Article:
Skip to main content

Atlantic hurricane seasons are running ahead of schedule

Atlantic hurricane seasons are running ahead of schedule


Storms are forming earlier each decade, new research finds

Share this story

People stand in the bank of the Chilama River at La Libertad Port, one of the hardest affected areas by tropical storm Amanda, in La Libertad, El Salvador, on June 1st, 2020.
Photo by MARVIN RECINOS/AFP via Getty Images

Hurricane season in the Atlantic is arriving ahead of schedule as the oceans warm, a new study finds. Big storms in the North Atlantic are forming earlier in the year than they used to, and forecasters say this means coastal communities need to be on the alert sooner, too.

Tropical storms that reach a certain strength are named by the World Meteorological Organization. And the first named storms to develop each year have come about five days earlier each decade since 1979, according to the study published today in the journal Nature Communications. Named storms that make landfall in the US, meanwhile, have shown up about two days earlier every decade since 1900.

That means communities that frequently find themselves in the path of those storms might need to prepare for hurricane season earlier than they have in the past. And officials might want to rethink the timeframe they’ve established for the Atlantic hurricane season, which has officially started on June 1st every year since 1965.

“A very unusual preponderance”

“As a hurricane forecaster, in the late 20-teens, I noticed that there’s a very unusual preponderance of storms developing before the start of hurricane season,” says Ryan Truchelut, lead author of the new study. Truchelut co-authored the paper and co-founded the forecasting company WeatherTiger with his wife, physicist Erica Staehling.

The authors of the new study based their research on storm development on observational data from 1979 to 2020. They were limited to studying those four decades because that’s about how long satellites have been around to help forecasters see more storms develop. They felt that including earlier years might have led to a biased assessment of seasonal trends over time.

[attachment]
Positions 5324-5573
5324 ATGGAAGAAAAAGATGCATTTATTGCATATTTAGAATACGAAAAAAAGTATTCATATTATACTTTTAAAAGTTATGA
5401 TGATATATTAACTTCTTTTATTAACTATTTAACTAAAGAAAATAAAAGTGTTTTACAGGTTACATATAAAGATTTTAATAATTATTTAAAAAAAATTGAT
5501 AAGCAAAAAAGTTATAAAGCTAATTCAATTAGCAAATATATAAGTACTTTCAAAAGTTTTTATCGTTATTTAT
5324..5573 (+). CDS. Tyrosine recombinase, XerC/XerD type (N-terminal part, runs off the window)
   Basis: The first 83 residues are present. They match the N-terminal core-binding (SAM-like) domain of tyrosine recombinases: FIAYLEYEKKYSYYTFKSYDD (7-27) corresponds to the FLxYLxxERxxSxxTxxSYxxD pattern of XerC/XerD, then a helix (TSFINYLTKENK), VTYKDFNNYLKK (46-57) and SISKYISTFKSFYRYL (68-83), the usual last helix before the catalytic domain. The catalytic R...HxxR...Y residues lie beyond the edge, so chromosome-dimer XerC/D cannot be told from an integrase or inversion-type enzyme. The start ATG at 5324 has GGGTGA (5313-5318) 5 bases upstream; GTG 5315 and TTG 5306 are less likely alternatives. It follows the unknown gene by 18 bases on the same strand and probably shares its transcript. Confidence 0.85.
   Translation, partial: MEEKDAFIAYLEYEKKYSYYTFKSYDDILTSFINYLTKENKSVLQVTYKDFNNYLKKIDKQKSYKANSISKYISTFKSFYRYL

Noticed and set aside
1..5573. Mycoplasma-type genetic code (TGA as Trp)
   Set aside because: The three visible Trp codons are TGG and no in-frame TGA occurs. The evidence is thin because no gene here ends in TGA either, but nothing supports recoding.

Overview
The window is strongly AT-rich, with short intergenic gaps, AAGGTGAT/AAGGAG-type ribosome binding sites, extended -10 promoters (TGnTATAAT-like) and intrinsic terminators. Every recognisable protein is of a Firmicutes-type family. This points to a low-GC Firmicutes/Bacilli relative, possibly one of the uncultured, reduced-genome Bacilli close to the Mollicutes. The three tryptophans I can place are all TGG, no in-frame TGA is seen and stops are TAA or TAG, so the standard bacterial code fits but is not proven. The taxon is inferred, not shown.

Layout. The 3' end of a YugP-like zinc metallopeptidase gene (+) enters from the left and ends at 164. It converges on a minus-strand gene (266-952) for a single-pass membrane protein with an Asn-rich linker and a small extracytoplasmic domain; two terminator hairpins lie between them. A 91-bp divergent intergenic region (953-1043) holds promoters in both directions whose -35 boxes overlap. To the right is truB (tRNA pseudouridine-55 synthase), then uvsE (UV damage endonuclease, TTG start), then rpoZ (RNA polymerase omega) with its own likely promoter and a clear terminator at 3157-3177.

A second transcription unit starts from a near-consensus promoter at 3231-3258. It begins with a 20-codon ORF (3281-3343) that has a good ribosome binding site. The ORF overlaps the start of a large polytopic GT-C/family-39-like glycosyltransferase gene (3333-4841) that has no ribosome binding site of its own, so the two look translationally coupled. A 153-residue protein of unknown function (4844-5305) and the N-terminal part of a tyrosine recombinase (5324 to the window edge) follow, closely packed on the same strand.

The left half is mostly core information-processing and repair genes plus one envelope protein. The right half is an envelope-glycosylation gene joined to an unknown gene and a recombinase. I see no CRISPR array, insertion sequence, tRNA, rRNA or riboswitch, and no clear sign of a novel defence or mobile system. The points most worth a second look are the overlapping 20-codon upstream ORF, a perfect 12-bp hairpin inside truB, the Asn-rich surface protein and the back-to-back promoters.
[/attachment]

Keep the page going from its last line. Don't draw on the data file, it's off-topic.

In the past, it’s been difficult for researchers to work with such limited data to establish a connection between warming temperatures and a longer hurricane season. But the past decade has been pretty remarkable for forecasters to watch. The seventh consecutive year in a row that a named storm formed before June 1st was 2021.

Higher sea surface temperatures are likely the driving force behind that unusually early tropical storm activity, Truchelut and his co-authors found. Those higher temperatures have been strongly tied to climate change, and hurricanes gain strength in warmer waters.

Temperatures in May typically aren’t warm enough to churn up major hurricanes. But the public still ought to take precautions for earlier storms even if they’re weaker, Truchelut warns. Heavy rains from those storms can pose a significant threat, even if the storm’s wind speeds don’t surpass the necessary threshold (111 miles per hour) to be considered a major hurricane.

“It’s purely a social construct.”

The National Weather Service (NWS) is already considering whether to move the first official day of the Atlantic hurricane season up to May 15th instead of June 1st. And even though the date hasn’t officially moved, some hurricane forecasting efforts have already shifted. Last year, the National Hurricane Center decided to start issuing Atlantic Tropical Weather Outlooks on May 15th. Those are routine forecasts that typically don’t come out until June.

Besides, “hurricane season does not have a rigorous scientific definition,” Truchelut tells The Verge. “It’s purely a social construct.” In 1935, the US Weather Bureau, the predecessor to the NWS, designated hurricane season for the Atlantic basin as June 15th through November 15th. In 1965, the dates shifted to June 1st to November 30th to encompass 97 percent of storm activity in the region.